By PetMD Editorial on Dec. 15, 2009

The Jabe breed is one of the distinct steppe horse groups within the Kazakh horse breed; its massive weight and measurements differentiate it from the rest of the Kazakh horses, however. Many Jabe horses are raised today for their ability to produce vast quantities of milk.


Physical Characteristics


The Jabe horse is built for the harsh environment of Kazakhstan. It is characterized by powerful legs, thick skin, a broad body, a solid neck, thick hair covering, a deep chest, a strong head, and well-muscled hindquarters.


The Jabe horse usually comes in shades of bay, red, and gray. Its height is anywhere between 13.3 and 14 hands (53-56 inches, 135-142 centimeters), and it typically weighs from 880 up to 1100 pounds. It doesn’t have a strong trot or walk; however, an average Jabe horse can cover a distance of more than 250 kilometers in its daily run.


Personality and Temperament


Typically, the Jabe is used as a draft horse because of its obedience, docility, and inherently good nature. It is also patient and resistant to environmental stress.




Jabe horses are hardy animals that have been reared by the locals because of their adaptability to Kazakhstan’s environmental conditions. Today, Jabe horses are usually raised and bred in horse stud farms and in wide pastures in Western Kazakhstan.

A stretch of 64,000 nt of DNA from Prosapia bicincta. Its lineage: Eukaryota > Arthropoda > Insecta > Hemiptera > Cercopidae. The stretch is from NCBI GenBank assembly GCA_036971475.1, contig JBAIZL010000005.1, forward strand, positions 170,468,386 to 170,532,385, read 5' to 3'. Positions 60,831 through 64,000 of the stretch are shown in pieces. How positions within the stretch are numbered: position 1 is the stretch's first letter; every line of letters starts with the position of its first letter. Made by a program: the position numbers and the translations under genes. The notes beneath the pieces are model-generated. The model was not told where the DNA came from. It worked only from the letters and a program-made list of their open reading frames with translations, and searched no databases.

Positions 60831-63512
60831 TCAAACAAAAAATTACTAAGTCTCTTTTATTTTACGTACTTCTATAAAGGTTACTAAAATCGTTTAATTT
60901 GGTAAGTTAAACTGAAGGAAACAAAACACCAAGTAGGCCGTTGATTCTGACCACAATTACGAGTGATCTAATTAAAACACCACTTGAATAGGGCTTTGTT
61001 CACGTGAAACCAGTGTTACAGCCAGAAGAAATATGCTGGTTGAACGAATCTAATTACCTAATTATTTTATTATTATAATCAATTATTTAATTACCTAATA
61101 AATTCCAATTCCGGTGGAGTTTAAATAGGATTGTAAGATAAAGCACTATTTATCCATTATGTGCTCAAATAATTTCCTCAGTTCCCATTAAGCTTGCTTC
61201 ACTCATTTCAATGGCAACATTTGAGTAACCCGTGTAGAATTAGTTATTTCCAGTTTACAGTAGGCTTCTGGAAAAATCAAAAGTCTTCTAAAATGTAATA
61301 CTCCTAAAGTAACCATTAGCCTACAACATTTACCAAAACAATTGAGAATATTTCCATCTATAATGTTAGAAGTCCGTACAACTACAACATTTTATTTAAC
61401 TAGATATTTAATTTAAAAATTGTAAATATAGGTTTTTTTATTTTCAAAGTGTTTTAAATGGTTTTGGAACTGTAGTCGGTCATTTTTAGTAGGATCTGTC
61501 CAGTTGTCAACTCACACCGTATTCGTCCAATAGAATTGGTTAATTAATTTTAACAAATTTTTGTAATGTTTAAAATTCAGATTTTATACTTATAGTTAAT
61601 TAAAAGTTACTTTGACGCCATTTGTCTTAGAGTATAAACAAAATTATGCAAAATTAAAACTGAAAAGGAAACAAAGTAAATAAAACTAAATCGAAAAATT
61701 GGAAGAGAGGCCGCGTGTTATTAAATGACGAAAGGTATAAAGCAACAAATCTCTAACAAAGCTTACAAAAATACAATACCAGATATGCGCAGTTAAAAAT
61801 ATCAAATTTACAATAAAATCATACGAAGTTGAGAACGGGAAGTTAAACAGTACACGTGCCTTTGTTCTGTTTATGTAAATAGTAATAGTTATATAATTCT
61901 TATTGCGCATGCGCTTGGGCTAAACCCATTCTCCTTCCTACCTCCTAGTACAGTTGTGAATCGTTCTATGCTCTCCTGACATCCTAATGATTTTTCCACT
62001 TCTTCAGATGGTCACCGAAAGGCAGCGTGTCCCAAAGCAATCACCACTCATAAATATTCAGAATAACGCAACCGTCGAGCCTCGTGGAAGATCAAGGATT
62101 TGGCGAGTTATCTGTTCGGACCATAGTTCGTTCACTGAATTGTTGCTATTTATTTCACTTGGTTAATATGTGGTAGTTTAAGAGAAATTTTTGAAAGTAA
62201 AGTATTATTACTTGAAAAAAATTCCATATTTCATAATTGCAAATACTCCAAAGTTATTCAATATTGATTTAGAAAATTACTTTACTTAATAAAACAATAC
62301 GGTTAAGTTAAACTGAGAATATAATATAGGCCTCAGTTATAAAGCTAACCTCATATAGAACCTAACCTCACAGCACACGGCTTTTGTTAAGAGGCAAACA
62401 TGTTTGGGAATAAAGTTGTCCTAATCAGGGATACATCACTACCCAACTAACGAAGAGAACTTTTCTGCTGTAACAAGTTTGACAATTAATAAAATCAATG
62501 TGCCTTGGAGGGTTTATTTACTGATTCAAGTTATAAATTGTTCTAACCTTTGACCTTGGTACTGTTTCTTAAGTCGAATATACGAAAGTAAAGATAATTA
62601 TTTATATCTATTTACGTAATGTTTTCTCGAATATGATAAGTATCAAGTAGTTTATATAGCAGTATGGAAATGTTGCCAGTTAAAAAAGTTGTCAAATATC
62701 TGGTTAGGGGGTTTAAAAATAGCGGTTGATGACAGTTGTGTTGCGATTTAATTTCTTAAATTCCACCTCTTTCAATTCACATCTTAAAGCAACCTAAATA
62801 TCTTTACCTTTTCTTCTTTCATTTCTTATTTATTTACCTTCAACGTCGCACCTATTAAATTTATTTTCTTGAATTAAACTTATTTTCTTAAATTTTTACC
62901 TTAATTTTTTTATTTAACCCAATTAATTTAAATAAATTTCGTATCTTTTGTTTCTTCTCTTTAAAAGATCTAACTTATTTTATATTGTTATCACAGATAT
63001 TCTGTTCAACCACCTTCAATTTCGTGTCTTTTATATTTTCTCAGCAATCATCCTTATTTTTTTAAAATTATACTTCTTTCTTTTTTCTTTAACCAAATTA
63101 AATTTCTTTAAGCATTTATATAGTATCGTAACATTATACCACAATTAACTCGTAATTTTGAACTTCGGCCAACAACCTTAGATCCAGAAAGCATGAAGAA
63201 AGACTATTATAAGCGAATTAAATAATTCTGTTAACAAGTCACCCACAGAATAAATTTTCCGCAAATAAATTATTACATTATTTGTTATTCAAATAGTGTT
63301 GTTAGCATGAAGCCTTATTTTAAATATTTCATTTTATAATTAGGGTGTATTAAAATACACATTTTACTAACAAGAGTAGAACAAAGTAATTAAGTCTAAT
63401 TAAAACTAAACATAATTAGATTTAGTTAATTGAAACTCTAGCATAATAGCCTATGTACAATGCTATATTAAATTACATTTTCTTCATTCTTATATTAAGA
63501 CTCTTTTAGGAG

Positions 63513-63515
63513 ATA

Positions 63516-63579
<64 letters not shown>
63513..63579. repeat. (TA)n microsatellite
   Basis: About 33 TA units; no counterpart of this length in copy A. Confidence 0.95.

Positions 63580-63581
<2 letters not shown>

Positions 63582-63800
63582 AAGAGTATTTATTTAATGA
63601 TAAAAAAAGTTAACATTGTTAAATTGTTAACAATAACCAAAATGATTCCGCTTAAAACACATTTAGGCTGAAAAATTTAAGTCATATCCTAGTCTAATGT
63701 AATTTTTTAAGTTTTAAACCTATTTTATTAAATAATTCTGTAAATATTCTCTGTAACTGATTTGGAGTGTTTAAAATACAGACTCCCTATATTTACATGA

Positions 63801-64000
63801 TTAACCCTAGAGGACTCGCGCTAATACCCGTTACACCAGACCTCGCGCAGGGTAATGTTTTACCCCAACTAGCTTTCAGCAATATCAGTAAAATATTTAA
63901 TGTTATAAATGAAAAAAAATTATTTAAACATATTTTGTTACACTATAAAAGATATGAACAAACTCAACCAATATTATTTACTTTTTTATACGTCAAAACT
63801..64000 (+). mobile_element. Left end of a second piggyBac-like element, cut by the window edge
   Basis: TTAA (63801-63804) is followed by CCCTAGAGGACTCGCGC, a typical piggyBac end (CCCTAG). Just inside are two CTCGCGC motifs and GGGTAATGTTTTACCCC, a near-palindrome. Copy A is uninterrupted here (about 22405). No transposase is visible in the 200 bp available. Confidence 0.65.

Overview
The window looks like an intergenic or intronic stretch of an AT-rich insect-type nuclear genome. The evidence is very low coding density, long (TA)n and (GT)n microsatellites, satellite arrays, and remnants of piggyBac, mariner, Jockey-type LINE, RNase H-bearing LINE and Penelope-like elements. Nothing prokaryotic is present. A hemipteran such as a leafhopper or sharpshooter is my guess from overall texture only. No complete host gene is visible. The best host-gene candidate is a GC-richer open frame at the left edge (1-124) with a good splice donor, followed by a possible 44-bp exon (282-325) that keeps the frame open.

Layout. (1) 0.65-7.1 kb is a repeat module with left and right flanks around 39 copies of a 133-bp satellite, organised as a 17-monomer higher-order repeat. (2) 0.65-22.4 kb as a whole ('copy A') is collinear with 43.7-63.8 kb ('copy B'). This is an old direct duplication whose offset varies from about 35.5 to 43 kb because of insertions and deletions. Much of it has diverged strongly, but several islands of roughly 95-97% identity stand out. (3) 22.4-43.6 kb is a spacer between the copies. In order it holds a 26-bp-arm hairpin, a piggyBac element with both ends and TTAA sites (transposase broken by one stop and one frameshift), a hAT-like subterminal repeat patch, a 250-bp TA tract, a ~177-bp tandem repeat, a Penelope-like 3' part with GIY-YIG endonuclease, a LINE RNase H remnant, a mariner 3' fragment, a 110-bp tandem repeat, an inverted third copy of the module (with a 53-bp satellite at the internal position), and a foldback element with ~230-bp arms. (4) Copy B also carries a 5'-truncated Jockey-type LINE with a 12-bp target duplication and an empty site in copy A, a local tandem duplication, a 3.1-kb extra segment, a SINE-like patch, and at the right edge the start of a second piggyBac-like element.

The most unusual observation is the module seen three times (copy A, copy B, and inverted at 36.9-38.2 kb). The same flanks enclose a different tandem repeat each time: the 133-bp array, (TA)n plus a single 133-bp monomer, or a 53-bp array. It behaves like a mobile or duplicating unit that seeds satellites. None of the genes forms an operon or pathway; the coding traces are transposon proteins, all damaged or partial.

The Jabe is resistant to many hazards of the Western Kazakhstan region. In a severe-conditions adaptability test, a sample of Jabe stallions was placed along with Yakut stallions of similar age in Yakutia near the Lena River. In three years, the Jabe stallions were still able to develop in terms of weight, height, and coat condition faster and better than the other breed.


History and Background


The Jabe or Dzhabe horse is part of the Kazakh horse breed that has been in existence since 400 B.C. It thrives in the former Soviet state of Kazakhstan, specifically the areas near the Aral Desert and the northern regions of Yakutia. For this reason, Jabes are well-adapted to severe weather conditions.


The Jabe was initially bred for its meat and milk and, in the 1960s, an effort to mass-produce the Jabe was underway. Stringent evaluation and breeding procedures were established in order to produce a pure breed with superior attributes. This resulted in successful improvement in the size and the quality of the breed.


Today, the breed comes in three sub-types; they are the Emben, the Betpakdalin and the Kulandin. The Emben is arguably the best subtype of Jabe horses. The Betpakdalin is a cross between Jabe stallions and mares from Dzezkazgan. The Kulandin is a breed subtype developed in the Kulandin farms; it is a result of crossing Jabe stallions with Adaev mares.

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